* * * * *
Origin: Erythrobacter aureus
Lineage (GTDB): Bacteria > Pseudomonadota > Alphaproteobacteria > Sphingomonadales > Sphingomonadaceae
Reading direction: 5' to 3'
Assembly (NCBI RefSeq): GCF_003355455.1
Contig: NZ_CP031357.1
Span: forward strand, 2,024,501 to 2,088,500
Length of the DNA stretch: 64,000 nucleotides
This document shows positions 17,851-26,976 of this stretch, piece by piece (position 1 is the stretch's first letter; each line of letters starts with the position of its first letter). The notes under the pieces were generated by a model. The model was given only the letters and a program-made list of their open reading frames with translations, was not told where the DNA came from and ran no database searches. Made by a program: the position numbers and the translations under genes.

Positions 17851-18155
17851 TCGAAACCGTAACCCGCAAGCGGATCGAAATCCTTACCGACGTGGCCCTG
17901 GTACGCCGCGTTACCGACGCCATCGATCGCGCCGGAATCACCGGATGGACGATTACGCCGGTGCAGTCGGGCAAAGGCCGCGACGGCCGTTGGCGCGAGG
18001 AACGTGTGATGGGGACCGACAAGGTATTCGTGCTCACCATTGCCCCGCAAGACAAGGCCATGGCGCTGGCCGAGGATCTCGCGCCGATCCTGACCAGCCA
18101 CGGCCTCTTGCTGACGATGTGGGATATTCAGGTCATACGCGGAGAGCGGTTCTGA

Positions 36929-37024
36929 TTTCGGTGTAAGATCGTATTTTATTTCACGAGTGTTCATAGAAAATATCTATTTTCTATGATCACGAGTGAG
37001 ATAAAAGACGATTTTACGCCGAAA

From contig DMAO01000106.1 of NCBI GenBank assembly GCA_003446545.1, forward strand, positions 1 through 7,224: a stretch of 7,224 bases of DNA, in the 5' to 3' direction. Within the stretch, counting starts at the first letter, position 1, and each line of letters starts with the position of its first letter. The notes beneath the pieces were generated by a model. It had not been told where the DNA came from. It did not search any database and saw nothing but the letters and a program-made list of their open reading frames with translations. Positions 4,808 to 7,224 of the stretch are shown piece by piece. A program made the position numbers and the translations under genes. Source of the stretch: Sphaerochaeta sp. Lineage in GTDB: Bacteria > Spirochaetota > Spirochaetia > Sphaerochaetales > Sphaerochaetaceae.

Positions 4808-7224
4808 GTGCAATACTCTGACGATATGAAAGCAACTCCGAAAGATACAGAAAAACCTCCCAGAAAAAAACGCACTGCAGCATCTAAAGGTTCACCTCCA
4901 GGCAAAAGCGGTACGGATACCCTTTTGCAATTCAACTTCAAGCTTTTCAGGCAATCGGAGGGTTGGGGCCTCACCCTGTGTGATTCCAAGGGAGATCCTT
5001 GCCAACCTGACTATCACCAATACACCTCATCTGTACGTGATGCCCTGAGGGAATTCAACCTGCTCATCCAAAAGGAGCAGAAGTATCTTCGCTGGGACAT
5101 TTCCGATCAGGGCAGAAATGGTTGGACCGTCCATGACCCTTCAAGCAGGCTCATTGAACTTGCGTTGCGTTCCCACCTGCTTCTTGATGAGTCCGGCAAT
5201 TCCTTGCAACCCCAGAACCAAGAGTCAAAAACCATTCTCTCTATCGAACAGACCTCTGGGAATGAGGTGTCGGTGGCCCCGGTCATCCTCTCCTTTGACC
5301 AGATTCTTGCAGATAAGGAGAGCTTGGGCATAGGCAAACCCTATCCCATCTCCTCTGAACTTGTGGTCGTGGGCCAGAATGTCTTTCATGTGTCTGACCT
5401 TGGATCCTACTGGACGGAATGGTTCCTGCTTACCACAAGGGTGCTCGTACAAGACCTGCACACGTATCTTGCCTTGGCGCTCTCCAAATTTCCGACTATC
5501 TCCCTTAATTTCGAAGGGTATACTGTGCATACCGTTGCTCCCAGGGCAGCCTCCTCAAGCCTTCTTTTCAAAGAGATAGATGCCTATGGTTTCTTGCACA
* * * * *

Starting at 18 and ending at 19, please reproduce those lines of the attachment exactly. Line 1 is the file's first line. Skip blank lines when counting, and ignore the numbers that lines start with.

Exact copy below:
Positions 4808-7224
4808 GTGCAATACTCTGACGATATGAAAGCAACTCCGAAAGATACAGAAAAACCTCCCAGAAAAAAACGCACTGCAGCATCTAAAGGTTCACCTCCA